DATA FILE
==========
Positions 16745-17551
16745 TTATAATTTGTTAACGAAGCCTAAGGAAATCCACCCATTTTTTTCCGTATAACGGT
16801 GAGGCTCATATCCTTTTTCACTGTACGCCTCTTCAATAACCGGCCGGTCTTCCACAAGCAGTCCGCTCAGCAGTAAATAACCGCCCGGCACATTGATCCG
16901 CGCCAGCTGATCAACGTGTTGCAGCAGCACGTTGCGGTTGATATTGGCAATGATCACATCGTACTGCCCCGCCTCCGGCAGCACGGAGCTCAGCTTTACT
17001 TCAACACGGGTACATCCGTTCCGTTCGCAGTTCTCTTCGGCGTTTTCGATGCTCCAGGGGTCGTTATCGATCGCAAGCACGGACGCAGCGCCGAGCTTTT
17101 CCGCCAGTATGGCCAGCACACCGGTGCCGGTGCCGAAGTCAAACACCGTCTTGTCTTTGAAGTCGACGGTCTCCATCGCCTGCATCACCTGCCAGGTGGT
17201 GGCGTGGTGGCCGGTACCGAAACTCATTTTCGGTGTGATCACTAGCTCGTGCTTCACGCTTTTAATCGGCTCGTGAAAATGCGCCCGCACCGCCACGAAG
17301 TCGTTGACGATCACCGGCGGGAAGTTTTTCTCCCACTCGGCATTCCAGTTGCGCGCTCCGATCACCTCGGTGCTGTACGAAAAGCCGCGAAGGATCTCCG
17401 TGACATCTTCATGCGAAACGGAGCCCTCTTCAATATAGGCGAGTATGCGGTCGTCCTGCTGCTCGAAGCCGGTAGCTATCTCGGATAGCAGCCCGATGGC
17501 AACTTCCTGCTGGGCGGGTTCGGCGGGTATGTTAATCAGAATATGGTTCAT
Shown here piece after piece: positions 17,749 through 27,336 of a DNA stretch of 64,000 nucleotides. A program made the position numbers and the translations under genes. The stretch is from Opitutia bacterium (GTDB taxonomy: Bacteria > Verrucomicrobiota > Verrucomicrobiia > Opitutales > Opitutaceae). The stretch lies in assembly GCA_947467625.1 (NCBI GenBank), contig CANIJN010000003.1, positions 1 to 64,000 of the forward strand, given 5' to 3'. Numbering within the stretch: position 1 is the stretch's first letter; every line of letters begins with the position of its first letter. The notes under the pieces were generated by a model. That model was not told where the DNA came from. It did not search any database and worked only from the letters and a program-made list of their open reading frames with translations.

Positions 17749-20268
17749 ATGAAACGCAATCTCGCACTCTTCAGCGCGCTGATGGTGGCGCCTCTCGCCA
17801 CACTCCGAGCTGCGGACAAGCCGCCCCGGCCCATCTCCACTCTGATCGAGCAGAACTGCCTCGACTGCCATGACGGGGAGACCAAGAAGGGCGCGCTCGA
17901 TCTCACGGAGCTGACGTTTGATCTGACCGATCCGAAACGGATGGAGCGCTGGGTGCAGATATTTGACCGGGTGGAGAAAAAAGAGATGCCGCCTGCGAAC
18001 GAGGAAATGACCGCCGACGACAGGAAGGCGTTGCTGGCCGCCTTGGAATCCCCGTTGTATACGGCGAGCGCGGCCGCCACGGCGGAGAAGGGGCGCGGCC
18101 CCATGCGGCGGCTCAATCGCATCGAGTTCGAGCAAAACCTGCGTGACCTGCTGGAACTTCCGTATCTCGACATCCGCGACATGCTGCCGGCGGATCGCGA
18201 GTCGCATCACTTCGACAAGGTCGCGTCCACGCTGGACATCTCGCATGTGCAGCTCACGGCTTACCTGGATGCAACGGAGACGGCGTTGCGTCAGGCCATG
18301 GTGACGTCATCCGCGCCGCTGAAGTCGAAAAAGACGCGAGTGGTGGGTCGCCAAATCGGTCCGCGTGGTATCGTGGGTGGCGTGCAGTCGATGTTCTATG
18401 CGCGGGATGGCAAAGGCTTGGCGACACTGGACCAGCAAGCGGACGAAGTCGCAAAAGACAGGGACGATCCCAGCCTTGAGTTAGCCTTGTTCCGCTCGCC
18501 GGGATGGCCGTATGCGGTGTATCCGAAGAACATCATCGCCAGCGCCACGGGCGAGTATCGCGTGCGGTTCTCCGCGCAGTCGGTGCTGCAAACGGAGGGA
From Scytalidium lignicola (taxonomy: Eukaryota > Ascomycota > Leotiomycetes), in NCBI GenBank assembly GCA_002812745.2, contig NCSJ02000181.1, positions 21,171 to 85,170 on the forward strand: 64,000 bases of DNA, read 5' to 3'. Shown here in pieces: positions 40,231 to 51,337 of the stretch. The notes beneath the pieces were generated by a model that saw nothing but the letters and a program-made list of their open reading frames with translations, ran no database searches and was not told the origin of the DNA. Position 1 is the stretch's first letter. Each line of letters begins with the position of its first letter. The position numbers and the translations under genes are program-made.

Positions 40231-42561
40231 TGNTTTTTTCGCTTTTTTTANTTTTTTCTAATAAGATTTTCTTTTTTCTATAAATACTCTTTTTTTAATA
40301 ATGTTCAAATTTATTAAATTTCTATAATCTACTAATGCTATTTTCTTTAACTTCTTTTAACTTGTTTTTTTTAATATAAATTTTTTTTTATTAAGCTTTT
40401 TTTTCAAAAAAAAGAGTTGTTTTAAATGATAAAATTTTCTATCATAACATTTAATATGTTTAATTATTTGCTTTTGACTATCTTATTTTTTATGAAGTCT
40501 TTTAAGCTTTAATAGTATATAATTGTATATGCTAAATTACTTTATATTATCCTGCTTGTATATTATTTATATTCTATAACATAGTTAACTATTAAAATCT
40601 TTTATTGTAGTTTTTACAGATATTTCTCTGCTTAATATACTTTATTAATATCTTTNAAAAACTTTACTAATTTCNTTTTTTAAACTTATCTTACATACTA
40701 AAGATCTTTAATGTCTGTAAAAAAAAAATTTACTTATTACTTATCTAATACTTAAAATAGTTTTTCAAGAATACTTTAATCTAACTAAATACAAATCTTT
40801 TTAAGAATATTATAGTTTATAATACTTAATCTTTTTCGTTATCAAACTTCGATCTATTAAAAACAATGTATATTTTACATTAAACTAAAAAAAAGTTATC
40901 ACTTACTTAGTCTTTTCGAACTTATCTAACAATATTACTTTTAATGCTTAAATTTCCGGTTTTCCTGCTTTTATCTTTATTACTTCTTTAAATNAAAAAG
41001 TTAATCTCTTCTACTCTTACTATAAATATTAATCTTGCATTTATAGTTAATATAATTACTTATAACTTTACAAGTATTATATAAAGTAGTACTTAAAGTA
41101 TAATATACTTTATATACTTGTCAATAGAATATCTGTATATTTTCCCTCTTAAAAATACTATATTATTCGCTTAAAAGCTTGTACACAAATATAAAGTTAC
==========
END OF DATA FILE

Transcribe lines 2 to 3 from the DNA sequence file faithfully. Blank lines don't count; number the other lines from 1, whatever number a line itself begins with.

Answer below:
16745 TTATAATTTGTTAACGAAGCCTAAGGAAATCCACCCATTTTTTTCCGTATAACGGT
16801 GAGGCTCATATCCTTTTTCACTGTACGCCTCTTCAATAACCGGCCGGTCTTCCACAAGCAGTCCGCTCAGCAGTAAATAACCGCCCGGCACATTGATCCG